SDSU - Avera Health & Science Center

SDSU - Avera Health & Science Center

The Clark Enersen Partners worked with South Dakota State University on the design of the new Avera Health and Science Center in Brookings, South Dakota.  The primary function of the new building is to house undergraduate instructional laboratories for Pharmacy and Chemistry, but also includes new areas for chemistry and pharmacy research. A concurrent renovation of the existing Chemistry Building houses the majority of research activities. 

The renovation was designed to occur in multiple phases in order to allow continuous operation of the facility.  The design also included a complete upgrade of the fume exhaust system, a new heat recovery system for improved efficiency and maintainability, and the doubling of air handling system capacity.  The existing building has low floor-to-floor heights, which required creative approaches to the layout and arrangement of ductwork and other services throughout the building. 

In addition, the renovation of the Chemistry Building included new service entrance and electrical distribution systems throughout the facility.  Design of the new systems required careful coordination with existing systems and equipment to ensure that occupied areas within the facility were functional at all times.  Electrical service work also included major modifications to the medium voltage electrical distribution system on campus, including the installation of new pad mounted switches, modified and enhanced ductbank systems and coordination to ensure that existing electrical service to existing campus facilities was not interrupted.  The entire science facility complex was also provided with a new addressable fire alarm system with voice evacuation capabilities.  The new system design allowed for continuous operation of the existing life safety alarm system until new systems were in place and functional.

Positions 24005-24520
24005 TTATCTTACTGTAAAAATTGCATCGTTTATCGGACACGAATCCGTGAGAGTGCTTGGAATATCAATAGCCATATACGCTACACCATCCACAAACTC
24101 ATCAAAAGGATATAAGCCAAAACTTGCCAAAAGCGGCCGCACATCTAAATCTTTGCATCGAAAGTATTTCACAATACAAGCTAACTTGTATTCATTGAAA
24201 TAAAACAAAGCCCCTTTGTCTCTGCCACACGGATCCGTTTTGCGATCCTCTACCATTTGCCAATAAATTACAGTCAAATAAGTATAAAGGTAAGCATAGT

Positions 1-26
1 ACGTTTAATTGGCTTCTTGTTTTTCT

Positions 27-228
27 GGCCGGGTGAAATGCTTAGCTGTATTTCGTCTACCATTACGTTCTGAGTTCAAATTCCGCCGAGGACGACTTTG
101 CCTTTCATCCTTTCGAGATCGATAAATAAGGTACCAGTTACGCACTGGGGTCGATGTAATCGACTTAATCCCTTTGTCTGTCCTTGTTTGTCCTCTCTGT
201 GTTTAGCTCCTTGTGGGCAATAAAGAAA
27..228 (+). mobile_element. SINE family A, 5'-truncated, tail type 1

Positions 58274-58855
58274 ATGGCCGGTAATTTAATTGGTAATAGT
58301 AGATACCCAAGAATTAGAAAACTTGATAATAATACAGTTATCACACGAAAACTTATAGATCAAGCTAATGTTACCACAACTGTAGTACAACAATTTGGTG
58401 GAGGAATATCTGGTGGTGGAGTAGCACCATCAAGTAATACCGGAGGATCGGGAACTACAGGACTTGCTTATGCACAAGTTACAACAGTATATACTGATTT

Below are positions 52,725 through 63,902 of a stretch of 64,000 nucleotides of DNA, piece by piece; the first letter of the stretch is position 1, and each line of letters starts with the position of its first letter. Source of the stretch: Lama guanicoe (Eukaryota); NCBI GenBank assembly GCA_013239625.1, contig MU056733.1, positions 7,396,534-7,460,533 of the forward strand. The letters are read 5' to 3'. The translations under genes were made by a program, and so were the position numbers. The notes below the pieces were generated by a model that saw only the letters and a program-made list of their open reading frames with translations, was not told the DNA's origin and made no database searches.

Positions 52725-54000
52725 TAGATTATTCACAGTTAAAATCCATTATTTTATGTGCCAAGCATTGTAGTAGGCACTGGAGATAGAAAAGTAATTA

This project also included the construction of a new Chiller Plant building to accommodate a full-buildout capacity of 3150 cooling tons.  The plant will eventually serve approximately 20 buildings.